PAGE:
That approach has become less popular in recent years, and there is Alberta authority condemning it, and it may well no longer be the law in Alberta. See Letal v. Lakeland R.C. School Trustees 2000 ABQB 801 (¶’s 31-32). I am not aware of any binding case law requiring Alberta judges to follow that old notion. Morasse v. Nadeau-Dubois 2016 SCC 44 is not a general authority. The majority say repeatedly that it is about Québec criminal contempt, and they apply the concept only to notice of the pending charges, and to reasonable doubt. They expressly say that their mens rea discussion is for Québec. The contempt conviction there was upset on substantive grounds. Much the same is true of Vidéotron v. Ind. Microlec [1992] 2 SCR 1065. The statement in Continuing Care etc. v. A.U.P.E. 2002 ABCA 148 is only in the dissent, and contrary to the most recent Jodoin decision on the Charter’s inapplicability (see below). Even Alberta Queen’s Bench decisions do not seem to apply strictness except to require proof beyond a reasonable doubt and to exclude hearsay. But the strictissimi notion does keep cropping up, even in the odd Alberta decision.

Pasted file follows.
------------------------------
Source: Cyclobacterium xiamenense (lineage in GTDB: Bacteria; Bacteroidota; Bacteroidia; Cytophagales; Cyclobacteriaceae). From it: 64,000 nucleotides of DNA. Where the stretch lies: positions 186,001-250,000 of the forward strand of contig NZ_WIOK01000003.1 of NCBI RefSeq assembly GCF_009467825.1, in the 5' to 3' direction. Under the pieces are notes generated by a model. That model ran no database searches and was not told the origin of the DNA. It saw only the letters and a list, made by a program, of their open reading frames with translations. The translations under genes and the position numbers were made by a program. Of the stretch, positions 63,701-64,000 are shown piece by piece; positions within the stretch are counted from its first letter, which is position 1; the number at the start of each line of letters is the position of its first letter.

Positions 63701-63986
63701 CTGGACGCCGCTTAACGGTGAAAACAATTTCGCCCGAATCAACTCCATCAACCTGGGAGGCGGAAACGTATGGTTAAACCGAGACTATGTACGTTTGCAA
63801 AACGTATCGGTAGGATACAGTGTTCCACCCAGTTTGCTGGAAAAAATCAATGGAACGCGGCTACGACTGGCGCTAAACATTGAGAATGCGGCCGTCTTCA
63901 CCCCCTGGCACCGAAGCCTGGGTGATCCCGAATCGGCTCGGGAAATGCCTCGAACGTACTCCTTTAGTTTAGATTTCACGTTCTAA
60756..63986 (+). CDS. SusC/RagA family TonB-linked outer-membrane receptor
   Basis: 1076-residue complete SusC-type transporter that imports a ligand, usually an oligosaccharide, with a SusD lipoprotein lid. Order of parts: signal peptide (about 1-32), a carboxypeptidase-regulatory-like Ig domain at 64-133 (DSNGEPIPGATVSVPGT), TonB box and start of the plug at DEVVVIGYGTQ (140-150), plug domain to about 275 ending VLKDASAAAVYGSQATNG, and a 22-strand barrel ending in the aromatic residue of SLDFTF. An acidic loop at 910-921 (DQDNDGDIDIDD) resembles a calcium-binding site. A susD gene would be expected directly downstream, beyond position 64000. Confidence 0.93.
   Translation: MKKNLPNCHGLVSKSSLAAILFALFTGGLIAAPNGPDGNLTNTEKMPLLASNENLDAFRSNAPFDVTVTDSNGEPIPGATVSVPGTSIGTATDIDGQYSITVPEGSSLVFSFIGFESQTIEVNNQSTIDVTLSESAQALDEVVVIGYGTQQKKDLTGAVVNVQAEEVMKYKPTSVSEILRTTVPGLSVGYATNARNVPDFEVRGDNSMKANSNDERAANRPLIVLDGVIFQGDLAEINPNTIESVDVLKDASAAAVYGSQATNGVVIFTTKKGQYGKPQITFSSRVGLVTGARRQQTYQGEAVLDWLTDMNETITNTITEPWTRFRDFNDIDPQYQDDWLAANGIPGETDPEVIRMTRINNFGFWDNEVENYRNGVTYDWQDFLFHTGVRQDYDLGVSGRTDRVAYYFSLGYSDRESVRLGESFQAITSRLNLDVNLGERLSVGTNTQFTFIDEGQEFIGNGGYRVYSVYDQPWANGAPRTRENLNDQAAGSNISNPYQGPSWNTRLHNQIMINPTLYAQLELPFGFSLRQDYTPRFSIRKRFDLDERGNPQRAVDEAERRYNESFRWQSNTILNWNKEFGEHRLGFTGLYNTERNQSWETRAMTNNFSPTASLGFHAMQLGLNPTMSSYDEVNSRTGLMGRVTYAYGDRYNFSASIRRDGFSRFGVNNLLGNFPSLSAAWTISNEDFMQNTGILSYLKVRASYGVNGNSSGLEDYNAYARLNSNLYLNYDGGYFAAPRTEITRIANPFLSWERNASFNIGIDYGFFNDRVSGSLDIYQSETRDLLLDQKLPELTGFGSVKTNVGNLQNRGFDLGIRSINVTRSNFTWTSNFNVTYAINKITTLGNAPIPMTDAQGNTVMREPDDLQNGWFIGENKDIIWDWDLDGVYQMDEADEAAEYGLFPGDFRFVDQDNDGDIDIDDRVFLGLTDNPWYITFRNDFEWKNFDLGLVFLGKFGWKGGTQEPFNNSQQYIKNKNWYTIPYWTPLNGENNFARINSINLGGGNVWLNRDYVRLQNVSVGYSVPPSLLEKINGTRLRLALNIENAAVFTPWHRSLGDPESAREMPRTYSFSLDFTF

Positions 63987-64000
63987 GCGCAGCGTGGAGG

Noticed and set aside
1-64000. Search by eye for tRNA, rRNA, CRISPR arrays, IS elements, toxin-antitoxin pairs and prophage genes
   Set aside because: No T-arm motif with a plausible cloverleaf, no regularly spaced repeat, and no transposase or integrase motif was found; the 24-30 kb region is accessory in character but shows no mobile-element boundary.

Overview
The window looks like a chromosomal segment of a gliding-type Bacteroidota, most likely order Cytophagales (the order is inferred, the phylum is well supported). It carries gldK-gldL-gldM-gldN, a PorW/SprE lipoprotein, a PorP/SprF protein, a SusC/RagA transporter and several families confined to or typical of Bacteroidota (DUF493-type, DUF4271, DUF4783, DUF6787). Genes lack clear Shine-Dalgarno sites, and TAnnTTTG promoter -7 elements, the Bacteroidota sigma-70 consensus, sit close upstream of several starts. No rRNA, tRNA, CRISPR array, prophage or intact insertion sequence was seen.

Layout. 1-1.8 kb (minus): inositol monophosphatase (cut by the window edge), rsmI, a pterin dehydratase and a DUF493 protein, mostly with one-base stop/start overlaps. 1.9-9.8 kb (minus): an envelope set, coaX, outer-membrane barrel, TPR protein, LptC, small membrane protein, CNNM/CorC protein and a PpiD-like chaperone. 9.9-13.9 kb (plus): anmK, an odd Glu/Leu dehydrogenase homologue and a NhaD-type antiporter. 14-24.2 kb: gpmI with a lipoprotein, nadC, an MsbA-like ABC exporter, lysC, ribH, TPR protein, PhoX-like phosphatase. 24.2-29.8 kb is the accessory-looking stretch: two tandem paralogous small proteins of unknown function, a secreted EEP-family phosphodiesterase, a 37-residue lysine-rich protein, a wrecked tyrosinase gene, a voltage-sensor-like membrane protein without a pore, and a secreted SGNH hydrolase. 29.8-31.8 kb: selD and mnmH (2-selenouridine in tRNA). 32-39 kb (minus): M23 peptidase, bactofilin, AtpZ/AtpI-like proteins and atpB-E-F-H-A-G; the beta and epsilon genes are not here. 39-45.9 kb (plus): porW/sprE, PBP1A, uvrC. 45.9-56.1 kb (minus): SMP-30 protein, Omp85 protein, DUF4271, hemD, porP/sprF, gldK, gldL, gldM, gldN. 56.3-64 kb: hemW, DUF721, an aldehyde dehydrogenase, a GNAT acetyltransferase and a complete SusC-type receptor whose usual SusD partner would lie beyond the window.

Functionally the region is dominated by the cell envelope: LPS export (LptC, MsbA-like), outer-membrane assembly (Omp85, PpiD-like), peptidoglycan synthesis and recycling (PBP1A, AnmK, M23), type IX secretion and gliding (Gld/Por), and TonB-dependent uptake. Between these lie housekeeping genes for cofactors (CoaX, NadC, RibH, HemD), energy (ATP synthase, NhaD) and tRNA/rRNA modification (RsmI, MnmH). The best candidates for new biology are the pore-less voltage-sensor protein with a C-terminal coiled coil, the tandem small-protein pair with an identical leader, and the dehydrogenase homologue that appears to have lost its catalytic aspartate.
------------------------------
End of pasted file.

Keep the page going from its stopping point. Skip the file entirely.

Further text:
How judges got the right to overrule or ignore express Rules of Court or other legislation about curing procedural flaws, no one ever explains.

Besides flying in the face of the Rules, the "strictissimi" notion makes no sense at all. Most litigants cannot block their opponents by use of mindless trivial technicalities which do no one any good and have caused no one any prejudice. So why should a litigant who is badly misbehaving, and maybe even flagrantly defying court orders, get better treatment and be able to wiggle out of responsibility, because of a misplaced comma? The public detests wrongdoers getting off because of technicalities.